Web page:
Secondly, the present study assessed the incidence of intraoperative and postoperative complications. A previous study by Berler reported that intraoperative complications occurred in merely 3% of the patients below the age of 88 years and in 10% of those above the age of 88 years . Moreover, a study by Toyama, et al. reported that there was no difference between younger and older patients in regard to the frequency of intraoperative and postoperative complications .
The current study included two cases of intraoperative complications (8%) and one case of postoperative complication (4%). Notwithstanding the unavailability of accurate statistics regarding the incidence of intraoperative and postoperative complications concerning all generations of cataract surgeries performed at our institution, the incidence of complications (12%) was low, compared to previous reports. However, the statistics could not be analyzed, on account of the varying size of target populations. In addition, the present study could not assess race-based differences.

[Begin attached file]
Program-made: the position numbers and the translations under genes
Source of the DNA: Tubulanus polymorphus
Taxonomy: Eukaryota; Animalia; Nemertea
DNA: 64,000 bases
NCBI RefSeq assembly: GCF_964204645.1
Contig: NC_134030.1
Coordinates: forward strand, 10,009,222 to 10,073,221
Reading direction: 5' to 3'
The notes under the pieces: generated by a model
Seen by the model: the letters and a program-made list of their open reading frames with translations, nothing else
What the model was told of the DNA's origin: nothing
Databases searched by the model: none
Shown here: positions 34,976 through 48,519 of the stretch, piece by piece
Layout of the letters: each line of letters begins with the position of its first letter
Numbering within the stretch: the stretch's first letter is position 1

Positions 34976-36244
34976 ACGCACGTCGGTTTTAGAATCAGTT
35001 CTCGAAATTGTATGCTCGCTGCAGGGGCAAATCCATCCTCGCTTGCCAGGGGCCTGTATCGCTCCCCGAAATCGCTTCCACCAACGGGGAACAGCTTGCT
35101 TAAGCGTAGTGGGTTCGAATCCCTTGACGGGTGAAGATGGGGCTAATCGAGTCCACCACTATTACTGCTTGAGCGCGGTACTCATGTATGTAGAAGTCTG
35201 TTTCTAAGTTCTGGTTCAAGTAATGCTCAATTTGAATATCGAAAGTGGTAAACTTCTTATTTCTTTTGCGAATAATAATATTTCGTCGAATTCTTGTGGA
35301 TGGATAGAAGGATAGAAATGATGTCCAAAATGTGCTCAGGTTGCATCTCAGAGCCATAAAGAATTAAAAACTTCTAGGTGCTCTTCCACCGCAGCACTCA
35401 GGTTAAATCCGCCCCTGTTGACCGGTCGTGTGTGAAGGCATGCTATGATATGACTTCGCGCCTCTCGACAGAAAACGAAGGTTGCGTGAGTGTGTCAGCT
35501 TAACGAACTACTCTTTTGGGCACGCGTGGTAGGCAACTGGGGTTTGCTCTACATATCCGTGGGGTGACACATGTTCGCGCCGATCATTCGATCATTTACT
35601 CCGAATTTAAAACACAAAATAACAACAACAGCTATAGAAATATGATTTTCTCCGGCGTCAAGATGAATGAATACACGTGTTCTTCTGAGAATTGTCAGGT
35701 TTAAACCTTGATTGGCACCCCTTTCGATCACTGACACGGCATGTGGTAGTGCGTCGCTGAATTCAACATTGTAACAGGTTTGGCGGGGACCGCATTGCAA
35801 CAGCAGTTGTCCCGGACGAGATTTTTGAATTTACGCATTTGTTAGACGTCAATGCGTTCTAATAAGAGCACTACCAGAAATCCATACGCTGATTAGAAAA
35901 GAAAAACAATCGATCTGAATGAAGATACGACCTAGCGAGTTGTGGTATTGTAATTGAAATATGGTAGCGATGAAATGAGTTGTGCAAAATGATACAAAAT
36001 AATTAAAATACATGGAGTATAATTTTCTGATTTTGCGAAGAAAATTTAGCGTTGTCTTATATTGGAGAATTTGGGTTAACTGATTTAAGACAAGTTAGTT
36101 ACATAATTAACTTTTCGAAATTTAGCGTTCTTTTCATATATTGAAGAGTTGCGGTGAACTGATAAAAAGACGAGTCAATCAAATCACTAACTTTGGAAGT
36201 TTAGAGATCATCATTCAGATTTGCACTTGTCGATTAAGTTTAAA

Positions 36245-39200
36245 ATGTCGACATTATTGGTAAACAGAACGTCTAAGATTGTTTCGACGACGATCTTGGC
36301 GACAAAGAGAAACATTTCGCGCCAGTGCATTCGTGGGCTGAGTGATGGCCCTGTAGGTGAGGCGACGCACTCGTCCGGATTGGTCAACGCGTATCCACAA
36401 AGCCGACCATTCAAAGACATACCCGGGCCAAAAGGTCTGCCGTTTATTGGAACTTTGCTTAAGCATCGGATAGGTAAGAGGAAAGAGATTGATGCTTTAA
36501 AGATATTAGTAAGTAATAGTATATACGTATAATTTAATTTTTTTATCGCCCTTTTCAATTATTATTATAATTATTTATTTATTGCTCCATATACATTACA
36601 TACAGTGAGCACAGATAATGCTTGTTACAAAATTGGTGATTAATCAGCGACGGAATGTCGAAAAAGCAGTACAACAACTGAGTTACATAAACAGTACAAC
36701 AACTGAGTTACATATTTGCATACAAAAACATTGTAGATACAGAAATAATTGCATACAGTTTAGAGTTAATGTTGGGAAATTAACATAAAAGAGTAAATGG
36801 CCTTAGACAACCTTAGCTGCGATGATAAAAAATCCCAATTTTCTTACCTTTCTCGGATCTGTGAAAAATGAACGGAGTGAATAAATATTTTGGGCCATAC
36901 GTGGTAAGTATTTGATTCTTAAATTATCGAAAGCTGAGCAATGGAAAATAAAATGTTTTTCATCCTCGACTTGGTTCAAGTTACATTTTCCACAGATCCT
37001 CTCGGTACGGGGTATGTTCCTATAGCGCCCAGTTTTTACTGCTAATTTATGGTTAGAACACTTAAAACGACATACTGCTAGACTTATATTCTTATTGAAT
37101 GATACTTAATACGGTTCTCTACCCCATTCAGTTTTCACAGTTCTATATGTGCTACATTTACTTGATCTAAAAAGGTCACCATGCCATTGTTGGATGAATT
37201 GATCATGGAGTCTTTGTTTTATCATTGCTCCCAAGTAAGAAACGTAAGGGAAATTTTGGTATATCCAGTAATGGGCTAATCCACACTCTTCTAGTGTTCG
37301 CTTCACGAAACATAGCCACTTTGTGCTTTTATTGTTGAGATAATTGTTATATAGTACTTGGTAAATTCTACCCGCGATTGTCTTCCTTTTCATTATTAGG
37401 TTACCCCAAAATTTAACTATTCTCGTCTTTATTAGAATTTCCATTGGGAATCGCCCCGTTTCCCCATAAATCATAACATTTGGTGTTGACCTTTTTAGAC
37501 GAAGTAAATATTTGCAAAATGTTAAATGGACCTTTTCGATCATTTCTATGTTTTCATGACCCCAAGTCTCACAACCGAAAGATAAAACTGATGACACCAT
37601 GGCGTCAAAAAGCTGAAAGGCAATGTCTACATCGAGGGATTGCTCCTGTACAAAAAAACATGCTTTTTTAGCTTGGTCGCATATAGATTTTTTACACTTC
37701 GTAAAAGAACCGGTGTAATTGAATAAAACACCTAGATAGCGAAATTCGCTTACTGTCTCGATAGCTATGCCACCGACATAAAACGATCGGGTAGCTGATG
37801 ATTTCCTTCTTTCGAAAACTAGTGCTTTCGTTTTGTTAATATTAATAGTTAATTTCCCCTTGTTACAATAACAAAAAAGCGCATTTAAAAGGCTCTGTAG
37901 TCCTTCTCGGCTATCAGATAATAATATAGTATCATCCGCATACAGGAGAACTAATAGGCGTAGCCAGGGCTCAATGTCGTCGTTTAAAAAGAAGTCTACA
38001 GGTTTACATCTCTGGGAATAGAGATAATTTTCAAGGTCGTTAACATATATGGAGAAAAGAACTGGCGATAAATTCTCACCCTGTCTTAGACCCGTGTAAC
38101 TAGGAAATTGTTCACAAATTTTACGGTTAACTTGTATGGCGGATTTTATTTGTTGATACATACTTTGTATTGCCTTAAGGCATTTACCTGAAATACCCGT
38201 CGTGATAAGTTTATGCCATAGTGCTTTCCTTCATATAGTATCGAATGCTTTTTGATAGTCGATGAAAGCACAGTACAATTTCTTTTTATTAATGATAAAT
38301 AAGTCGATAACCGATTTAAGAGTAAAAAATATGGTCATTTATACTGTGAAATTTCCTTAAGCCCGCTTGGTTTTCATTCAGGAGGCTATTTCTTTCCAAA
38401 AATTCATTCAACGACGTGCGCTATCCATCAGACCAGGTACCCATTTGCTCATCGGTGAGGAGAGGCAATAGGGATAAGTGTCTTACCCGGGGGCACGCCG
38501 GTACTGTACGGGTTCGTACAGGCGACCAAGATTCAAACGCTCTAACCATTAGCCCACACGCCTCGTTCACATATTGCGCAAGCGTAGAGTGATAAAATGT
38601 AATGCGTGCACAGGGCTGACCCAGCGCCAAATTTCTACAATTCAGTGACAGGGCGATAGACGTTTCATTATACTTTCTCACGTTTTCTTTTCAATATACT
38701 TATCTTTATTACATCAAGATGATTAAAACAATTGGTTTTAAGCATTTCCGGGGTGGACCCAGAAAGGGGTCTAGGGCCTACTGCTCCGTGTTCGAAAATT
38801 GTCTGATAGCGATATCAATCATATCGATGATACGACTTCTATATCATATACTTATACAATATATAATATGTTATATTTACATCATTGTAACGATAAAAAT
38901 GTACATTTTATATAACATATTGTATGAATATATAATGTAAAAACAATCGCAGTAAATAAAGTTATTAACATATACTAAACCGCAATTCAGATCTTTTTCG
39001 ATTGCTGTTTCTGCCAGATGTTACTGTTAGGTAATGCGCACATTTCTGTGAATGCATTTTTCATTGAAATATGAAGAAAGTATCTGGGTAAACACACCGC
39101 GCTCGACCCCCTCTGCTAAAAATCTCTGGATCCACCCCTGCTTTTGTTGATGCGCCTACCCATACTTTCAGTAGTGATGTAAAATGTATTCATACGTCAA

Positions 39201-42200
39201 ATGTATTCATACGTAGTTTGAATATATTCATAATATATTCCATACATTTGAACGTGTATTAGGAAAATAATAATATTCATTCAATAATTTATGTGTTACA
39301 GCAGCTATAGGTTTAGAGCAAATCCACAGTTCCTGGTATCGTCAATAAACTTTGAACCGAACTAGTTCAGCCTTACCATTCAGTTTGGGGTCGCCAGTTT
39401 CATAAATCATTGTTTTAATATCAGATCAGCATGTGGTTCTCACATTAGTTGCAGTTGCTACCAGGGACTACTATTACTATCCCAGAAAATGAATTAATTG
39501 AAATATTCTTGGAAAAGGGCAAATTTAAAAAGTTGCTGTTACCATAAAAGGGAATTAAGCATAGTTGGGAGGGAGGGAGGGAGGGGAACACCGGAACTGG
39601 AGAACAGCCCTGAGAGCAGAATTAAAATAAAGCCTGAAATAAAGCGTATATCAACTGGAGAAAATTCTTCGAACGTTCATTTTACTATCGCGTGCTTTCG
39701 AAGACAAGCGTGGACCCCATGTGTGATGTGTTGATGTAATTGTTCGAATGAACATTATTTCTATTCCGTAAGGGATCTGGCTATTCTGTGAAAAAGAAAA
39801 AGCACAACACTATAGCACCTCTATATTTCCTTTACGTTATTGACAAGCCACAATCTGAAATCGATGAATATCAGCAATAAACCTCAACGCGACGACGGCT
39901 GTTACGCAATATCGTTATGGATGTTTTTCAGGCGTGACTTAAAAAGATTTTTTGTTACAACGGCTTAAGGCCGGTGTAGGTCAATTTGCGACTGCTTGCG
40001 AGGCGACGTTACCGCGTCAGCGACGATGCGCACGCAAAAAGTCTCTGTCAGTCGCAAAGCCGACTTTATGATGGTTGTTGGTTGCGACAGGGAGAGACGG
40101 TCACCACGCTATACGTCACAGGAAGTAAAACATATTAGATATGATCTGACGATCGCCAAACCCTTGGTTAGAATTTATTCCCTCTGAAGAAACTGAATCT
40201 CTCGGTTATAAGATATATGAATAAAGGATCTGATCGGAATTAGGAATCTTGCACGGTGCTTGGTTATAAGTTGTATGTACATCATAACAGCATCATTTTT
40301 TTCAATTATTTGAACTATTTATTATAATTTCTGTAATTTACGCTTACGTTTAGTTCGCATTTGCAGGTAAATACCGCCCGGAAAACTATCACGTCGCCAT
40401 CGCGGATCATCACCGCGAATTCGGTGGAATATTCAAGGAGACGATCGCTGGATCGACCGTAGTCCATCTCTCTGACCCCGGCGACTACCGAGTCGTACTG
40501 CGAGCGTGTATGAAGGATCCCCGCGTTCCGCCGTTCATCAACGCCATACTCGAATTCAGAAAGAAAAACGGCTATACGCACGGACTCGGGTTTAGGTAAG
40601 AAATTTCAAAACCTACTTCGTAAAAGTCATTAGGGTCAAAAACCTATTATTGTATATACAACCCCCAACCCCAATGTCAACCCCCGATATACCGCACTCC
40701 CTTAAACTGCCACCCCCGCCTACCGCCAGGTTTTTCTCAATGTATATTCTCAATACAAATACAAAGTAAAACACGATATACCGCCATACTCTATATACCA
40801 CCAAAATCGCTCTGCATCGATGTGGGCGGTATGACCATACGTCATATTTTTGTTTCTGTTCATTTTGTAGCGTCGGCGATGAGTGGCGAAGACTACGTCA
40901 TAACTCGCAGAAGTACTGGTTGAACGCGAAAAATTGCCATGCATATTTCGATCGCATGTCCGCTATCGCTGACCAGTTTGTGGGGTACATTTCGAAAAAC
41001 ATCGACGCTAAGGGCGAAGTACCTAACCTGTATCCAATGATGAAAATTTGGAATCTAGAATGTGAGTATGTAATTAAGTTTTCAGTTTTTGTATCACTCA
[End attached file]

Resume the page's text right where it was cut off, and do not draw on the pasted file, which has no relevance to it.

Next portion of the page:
Furthermore, the present study assessed the postoperative visual acuity of the subjects. A previous report by Berler published in the year 2000 reported that a visual acuity of 0.30 logMAR or above was achieved after complex cataract surgery in 90.5% of the patients below the age of 88 years, whereas the same was achieved in merely 40% of the patients above the age of 88 years . A study by Westcott, et al. reported that in the absence of ocular complications, the probability of achieving a visual acuity of 0.30 logMAR or above was 4.6 times higher in the patients in the age group of 60-69 years, compared to the patients above the age of 80 years. The aforementioned results indicate that age is an important determinant of the visual outcome . A previous study by Rosen, et al. published in the year 2009 reported that improved postoperative vision was observed in 68% of the patients ≥ 90 years of age, whereas 16% of the subjects did not display any change and decreased vision was observed in 16% of the patients .